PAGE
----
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Why Airline Stocks Were Falling Last Month

What happened

Airline stocks were losing altitude last month as trade tensions caused investors to sour on the macroeconomically sensitive sector, and the effects from Boeing's (NYSE: BA) 737 MAX grounding continued to linger. Among the stocks heading lower, according to data from S&P Global Market Intelligence, were Delta Air Lines (NYSE: DAL), which fell 11.7%, United Continental (NASDAQ: UAL), which lost 12.6%, Spirit Airlines (NYSE: SAVE), which was off 15.3%, and Ryanair (NASDAQ: RYAAY), which was down 16%.

As the chart below shows, the stocks mostly fell in tandem with the S&P 500, which ended May down 6.6%.

UAL data by YCharts.

So what

Airlines aren't directly impacted by tariffs the way, say, manufacturers are, since these companies provide a service rather than selling a concrete product. However, travel tends to be highly sensitive to the overall economy, because businesses and vacationers scale back on costly air travel in tough times. And the rising trade tensions between the U.S. and China -- and now Mexico -- have sparked fear that global economic growth could slow down as a result.

Image source: Getty Images.

A lot changed on the trade front in May. Going into the month, treasury secretary Steven Mnuchin said the U.S. and China were in the "final laps" of an agreement. However, talks broke down, and President Trump said he would raise tariffs from 10% to 25% on the $200 billion worth of Chinese goods that were already being taxed and threatened to impose them on a separate category of $325 billion in Chinese goods. China responded in turn by promising to tariff $60 billion of American imports. Tensions temporarily heightened when the administration blacklisted Huawei, the Chinese smartphone maker, though it revised that policy the next day, delaying its implementation for 90 days.

At the end of the month, Trump expanded the trade war to Mexico, threatening to impose escalating tariffs on that country if it did not do more to stop the flow of migrants into the U.S. Today, the U.S. appears to be at an impasse in negotiations with both China and Mexico.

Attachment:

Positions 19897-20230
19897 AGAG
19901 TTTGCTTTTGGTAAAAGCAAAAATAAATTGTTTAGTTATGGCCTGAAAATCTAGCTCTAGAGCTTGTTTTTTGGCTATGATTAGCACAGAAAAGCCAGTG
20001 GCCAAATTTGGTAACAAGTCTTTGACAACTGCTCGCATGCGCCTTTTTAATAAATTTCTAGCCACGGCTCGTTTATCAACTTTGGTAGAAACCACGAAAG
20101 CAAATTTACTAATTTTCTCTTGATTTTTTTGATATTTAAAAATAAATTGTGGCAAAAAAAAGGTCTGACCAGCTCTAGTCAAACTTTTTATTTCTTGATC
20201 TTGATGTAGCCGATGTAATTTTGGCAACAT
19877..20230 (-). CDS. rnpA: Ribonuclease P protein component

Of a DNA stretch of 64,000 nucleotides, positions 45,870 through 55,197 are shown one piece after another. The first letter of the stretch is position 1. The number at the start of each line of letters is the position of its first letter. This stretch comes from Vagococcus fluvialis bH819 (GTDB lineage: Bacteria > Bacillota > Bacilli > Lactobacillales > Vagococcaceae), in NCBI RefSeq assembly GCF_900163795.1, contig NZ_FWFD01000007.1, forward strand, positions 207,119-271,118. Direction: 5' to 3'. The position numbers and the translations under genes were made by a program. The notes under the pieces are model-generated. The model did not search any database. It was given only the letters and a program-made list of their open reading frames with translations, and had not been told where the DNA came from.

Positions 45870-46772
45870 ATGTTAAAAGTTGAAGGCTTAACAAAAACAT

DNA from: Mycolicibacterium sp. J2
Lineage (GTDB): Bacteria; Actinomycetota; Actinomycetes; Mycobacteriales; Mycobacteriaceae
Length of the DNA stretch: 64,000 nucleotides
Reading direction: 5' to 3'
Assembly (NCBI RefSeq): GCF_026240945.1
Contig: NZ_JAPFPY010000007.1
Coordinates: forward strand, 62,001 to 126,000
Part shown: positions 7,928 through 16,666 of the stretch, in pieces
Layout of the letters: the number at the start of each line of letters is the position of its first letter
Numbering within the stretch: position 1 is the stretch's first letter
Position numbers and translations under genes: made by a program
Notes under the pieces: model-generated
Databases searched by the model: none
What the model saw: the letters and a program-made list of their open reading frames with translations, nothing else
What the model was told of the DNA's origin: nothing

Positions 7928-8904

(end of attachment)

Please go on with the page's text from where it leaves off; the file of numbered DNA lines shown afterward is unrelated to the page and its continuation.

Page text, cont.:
Delta tried to tamp down some concerns about the trade war, saying that revenues on U.S.-China flights are up 25% this year even though the number of Chinese visitors to the U.S. is now on the decline.

Meanwhile, tariffs on Airbus, the European airplane manufacturer and Boeing rival, could also add costs to airlines, since orders have already been made and the costs of the tariffs would be passed on to airlines like Delta.

Airlines also remained in the dark on the future of the Boeing 737 MAX, which many airlines were looking to as a way to update and expand capacity with a more fuel-efficient plane. United announced another round of cancellations through July, killing a key source of business during the industry's high season. Ryanair went as far as to blame Boeing for its troubles, saying that delays in 737 MAX deliveries will hamper its ability to cut costs.

Now what

Fears about the trade war may have been borne out in the May jobs report, as the data surprised the market with just 75,000 jobs being added in the U.S. last month. That figure, below estimates at 175,000, seems to indicate that employers are being cautious in today's economy and reluctant to hire when tariffs could present headwinds to their businesses.

Meanwhile, there's still no word on when the 737 MAX planes could take flight again, meaning that airlines may have to cancel flights through the summer. While the U.S. economy remains strong, stocks, especially in the airline industry, are sensitive to future expectations. If the trade wars continue to heat up and the 737 MAX is further delayed, airline stocks could keep suffering over the coming months.

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Jeremy Bowman has no position in any of the stocks mentioned. The Motley Fool owns shares of and recommends Delta Air Lines and Spirit Airlines. The Motley Fool has a disclosure policy.


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